Josef Newgarden began his racing career chasing single-seater success in Europe before becoming a two-time IndyCar Series champion.
European single-seater career
This native of Nashville, Tennessee attended the Skip Barber Racing School during 2006 before starring in North American Formula Ford. He travelled to England in 2008 to win the Kent class of the Brands Hatch Festival. He returned a year later and impressed on a one-off weekend in Formula Palmer Audi – winning two of the three races during the opening weekend.
He finished as runner-up in the 2009 British Formula Ford Championship in a season marred by the death of his team boss Nick Tandy in a road accident. Newgarden graduated to the new GP3 Series in 2010 with Carlin but it proved to be a disappointing campaign. Although he qualified on pole position at Hockenheim, fifth in the final round at Monza was his best result of his last European campaign.
Indy Lights champion and Indycar debut
Newgarden returned to America for the 2011 Indy Lights Series with Sam Schmidt Motorsports. That decision was rewarded with five victories (proving to be equally adept on road courses and ovals), the title and an Indycar drive for 2012.
He joined Sarah Fisher Hartman Racing and qualified in a fine seventh for the Indianapolis 500. Sidelined by engine failure after 161 laps of the race, 11th on his debut in St Petersburg was his best result of the 2012 IndyCar Series. He remained with the modestly funded outfit for the next two years and showed glimpses of real promise. Second at Baltimore during his sophomore season with the team, he repeated that result at Iowa as he grew ever-more competitive during 2014.
Breakthrough Indycar victories for CFH Racing
SFHR merged with Ed Carpenter Racing for the 2015 IndyCar Series with the renamed CFH Racing now powered by Chevrolet engines. Newgarden cemented his growing reputation by winning at Barber Motorsports Park and, having benefitted from a fortuitous yellow, in Toronto. Further second-place finishes at Iowa and Pocono followed as Newgarden, who led more laps than any other driver, challenged for the title until the final round.
Seventh overall that year, he improved to fourth in the 2016 standings despite breaking his wrist and clavicle when he crashed at Texas Motor Speedway. Third in the Indianapolis 500, he dominated on the tight confines of the Iowa Speedway to score his only win of the season.
Two-time Indycar champion for Team Penske
Having impressed during his time with Fisher and Carpenter, Newgarden was chosen by Roger Penske as Juan Pablo Montoya’s fulltime replacement for 2017 and he capitalized on that promotion. He benefited when team-mate Will Power suffered a puncture to win at Barber before enjoying a consistently competitive run in the second half of the year that included further victories at Toronto, Mid-Ohio and St Louis. He took the championship lead with five races to go and defended a points slender advantage to clinch the title by finishing the Sears Point finale in second position.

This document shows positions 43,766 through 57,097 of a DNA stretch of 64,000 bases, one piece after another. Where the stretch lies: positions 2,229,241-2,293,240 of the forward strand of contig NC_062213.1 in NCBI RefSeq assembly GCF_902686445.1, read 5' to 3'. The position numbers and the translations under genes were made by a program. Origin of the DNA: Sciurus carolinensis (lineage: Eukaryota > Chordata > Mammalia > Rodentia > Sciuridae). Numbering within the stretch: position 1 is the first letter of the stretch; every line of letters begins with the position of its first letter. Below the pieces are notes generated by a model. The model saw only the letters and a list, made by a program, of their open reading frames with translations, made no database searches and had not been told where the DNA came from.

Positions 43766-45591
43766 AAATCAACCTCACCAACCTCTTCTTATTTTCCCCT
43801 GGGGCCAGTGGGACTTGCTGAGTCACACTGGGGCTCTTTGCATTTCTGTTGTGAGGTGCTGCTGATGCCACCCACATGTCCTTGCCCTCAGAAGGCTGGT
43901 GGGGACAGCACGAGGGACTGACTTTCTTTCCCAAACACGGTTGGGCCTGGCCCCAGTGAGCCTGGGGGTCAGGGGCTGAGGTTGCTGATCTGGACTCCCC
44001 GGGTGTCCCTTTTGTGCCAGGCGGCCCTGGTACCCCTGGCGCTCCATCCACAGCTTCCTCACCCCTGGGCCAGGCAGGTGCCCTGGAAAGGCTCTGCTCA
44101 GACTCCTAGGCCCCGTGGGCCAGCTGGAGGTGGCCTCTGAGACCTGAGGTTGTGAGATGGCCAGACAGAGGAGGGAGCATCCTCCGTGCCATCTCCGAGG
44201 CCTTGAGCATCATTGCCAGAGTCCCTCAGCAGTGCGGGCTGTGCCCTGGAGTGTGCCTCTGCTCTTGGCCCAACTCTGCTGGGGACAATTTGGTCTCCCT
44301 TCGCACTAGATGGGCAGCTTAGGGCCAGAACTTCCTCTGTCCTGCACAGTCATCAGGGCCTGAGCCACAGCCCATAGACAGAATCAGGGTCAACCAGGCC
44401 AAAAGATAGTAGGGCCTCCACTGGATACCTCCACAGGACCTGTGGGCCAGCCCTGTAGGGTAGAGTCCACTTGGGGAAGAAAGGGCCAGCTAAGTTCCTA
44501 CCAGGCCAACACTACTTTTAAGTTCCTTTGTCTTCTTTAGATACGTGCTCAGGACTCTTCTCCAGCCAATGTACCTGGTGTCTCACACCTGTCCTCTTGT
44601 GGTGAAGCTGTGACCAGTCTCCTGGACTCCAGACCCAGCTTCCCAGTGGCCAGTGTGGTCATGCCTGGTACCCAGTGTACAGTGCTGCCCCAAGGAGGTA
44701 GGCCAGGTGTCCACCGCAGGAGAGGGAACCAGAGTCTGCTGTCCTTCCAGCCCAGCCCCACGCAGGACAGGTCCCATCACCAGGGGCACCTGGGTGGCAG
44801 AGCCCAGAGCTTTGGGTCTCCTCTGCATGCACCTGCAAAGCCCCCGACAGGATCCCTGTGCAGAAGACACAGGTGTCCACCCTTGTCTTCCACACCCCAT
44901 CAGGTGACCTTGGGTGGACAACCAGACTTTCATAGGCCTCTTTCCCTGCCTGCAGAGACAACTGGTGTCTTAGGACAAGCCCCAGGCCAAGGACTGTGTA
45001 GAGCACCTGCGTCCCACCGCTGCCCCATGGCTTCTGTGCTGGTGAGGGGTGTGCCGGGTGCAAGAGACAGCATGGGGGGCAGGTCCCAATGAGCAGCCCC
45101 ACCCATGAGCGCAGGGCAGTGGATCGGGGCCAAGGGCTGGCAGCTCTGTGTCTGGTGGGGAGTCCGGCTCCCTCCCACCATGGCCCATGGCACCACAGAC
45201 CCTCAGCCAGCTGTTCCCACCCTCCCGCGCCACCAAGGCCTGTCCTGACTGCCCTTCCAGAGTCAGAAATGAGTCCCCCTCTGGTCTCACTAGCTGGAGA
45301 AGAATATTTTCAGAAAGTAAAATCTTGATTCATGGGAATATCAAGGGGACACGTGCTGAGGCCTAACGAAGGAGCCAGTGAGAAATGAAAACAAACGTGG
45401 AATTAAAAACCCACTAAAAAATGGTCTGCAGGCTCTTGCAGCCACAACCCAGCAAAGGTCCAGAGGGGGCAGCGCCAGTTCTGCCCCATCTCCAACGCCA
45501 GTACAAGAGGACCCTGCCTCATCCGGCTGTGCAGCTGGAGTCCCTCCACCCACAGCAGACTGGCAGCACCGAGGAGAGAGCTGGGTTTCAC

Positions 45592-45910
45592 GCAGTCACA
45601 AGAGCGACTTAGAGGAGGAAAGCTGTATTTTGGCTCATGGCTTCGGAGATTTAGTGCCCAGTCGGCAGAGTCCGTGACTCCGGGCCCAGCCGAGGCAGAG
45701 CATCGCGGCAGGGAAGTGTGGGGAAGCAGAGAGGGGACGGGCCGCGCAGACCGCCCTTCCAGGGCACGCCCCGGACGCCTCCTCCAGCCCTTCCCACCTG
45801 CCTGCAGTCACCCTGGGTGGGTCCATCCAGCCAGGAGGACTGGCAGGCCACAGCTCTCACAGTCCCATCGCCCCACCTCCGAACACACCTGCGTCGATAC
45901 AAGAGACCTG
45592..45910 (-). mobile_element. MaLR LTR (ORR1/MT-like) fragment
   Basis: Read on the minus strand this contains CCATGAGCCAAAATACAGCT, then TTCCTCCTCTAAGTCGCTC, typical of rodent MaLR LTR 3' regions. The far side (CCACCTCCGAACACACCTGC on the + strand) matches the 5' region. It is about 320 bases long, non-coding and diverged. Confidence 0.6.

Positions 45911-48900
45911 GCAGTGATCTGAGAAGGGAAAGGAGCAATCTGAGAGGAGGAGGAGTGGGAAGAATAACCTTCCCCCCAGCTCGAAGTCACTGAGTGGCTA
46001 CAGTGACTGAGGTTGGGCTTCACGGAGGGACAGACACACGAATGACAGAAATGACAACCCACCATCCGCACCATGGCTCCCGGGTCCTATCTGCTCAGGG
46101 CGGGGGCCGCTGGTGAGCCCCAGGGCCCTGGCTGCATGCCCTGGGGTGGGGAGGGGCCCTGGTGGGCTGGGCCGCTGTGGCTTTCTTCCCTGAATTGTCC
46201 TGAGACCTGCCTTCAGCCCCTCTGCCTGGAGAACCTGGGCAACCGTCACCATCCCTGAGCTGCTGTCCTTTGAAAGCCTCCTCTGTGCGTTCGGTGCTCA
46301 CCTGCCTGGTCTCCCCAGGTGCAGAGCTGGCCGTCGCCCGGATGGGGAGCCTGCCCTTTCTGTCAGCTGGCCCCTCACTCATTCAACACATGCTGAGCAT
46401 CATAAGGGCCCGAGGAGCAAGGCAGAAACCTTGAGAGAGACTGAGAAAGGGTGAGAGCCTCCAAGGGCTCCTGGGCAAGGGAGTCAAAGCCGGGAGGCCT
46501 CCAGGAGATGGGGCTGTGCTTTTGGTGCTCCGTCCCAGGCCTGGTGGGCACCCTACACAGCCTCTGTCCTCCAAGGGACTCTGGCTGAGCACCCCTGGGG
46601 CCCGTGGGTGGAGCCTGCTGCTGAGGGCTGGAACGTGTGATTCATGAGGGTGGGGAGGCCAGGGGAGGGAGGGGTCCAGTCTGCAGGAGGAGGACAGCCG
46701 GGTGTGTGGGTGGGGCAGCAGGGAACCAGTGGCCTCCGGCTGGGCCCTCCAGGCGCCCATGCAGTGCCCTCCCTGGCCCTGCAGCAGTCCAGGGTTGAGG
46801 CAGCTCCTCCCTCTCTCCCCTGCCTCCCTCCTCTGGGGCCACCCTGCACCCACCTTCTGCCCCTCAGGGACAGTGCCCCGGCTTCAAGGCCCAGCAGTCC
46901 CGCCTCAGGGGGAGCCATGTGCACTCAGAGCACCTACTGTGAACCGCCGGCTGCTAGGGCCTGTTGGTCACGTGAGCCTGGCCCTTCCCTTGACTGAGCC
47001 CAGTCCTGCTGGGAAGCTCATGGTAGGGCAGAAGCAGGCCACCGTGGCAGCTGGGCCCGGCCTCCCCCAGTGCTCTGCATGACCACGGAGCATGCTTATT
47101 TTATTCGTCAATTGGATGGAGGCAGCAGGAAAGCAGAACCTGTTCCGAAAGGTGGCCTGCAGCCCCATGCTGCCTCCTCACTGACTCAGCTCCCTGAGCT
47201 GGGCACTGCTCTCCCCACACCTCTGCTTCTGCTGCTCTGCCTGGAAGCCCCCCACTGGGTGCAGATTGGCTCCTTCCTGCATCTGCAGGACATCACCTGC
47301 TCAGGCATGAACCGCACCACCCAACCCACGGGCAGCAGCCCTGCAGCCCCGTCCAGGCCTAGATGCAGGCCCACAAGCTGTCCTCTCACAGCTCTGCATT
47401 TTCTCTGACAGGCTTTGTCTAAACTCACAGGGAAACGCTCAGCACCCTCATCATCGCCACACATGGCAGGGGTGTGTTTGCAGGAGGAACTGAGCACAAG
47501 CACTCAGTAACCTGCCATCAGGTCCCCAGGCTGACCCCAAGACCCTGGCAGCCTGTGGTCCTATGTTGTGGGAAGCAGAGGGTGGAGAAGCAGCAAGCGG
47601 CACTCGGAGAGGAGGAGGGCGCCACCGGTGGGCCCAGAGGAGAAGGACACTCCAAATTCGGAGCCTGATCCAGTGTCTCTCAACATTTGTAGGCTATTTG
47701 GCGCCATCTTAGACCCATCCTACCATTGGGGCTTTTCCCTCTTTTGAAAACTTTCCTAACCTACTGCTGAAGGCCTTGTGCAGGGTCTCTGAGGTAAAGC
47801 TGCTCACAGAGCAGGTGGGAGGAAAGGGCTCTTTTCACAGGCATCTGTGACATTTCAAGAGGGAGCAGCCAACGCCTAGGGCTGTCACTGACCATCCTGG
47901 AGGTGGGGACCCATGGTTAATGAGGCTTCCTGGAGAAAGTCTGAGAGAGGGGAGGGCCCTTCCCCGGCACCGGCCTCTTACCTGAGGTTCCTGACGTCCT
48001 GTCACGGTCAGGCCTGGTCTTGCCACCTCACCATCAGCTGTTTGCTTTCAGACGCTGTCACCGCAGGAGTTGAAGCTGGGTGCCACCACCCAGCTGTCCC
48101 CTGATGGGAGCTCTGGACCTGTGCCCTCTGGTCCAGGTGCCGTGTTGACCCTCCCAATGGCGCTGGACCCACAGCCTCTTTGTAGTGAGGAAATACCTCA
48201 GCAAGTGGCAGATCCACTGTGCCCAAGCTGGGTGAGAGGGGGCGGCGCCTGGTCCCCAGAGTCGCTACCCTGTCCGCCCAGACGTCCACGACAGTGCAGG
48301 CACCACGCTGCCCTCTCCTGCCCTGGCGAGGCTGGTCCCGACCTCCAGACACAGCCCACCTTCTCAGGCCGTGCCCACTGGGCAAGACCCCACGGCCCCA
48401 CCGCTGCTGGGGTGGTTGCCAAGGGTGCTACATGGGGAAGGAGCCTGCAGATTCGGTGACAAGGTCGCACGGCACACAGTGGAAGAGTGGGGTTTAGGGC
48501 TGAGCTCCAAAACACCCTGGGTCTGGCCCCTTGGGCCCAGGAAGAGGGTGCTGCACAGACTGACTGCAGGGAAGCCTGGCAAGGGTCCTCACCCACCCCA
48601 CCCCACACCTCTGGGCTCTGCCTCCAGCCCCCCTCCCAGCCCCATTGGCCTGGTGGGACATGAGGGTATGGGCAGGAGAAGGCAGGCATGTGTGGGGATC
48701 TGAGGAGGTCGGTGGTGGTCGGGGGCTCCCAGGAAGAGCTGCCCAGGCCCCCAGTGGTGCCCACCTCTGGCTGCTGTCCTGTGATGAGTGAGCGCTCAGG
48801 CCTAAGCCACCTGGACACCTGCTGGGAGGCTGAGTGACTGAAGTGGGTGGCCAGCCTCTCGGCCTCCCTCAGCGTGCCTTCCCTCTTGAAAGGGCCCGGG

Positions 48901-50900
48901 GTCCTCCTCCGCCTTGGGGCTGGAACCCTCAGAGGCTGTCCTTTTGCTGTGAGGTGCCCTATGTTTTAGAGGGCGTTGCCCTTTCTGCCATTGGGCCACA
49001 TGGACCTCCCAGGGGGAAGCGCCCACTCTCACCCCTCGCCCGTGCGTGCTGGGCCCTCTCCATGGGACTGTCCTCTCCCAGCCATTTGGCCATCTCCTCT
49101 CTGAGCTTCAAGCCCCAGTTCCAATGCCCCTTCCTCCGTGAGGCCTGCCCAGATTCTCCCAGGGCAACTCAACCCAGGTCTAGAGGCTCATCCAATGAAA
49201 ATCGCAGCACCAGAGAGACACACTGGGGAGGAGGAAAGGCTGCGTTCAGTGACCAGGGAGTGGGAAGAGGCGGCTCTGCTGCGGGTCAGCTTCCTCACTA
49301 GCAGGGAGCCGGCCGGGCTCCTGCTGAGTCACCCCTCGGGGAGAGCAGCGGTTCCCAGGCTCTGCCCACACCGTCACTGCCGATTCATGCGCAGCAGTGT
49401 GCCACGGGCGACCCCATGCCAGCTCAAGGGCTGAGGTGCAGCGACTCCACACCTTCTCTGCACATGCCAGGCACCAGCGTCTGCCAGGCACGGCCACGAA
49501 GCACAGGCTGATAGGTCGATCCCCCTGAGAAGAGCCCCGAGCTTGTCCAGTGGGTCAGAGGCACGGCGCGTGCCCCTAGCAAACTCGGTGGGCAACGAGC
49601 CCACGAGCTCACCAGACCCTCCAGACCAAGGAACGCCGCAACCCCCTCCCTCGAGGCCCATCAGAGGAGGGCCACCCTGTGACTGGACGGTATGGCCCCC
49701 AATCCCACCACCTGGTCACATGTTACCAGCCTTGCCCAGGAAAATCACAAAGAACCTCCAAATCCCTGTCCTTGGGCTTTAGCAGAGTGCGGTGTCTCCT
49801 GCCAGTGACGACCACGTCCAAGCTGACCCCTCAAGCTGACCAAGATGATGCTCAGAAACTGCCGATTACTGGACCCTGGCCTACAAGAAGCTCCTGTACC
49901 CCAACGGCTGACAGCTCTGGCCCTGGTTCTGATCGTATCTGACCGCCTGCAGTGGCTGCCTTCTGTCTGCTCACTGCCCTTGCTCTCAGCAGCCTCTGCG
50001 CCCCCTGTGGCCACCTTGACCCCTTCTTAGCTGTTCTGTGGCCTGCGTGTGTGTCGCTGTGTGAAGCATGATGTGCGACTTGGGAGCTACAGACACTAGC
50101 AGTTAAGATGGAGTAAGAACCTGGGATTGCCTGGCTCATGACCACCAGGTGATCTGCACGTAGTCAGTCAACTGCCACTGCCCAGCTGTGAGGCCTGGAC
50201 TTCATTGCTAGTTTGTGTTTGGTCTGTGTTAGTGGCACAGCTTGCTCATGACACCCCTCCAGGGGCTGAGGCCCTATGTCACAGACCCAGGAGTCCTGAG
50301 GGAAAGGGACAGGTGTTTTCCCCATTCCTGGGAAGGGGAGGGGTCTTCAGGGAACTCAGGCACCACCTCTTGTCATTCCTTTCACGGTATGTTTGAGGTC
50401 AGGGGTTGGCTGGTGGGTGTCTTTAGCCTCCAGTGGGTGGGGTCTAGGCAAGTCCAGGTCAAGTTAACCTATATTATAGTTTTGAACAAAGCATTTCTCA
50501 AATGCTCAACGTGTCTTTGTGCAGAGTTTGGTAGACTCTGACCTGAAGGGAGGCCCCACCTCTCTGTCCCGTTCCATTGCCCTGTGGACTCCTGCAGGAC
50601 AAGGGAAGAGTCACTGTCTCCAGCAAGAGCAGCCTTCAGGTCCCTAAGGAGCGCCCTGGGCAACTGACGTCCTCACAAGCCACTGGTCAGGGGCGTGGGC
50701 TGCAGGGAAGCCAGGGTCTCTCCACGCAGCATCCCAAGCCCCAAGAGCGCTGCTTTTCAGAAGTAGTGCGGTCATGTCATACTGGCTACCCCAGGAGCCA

Newgarden began his title defense by winning two of the opening four races (Phoenix and the red flagged Barber event). A fallow mid-season run was ended with a dominant victory at Elkhart Lake but he lost on the tight Iowa oval when his handling went awry and having pitted from second position during a late yellow. He did not score another podium during 2018 as he dropped to fifth in the final standings after an inconsistent campaign.
Newgarden remained with Team Penske in 2019 and began the season by employing a superior tyre strategy to win at St Petersburg. Second at Austin and Long Beach, he finished the Indy 500 in fourth position before winning two of the next three races to establish a points lead he would not surrender. Both of those victories in Detroit and Texas owed much to Tim Cindric’s astute strategy calls. A dominant victory followed on the short Iowa Speedway but he spun on the last lap at Mid-Ohio when disputing third position. He scored top ten finishes at the last four races of 2019 to clinch his second IndyCar Series title, denying team-mate Simon Pagenaud and Andretti Autosport’s Alexander Rossi at the final round at Laguna Seca.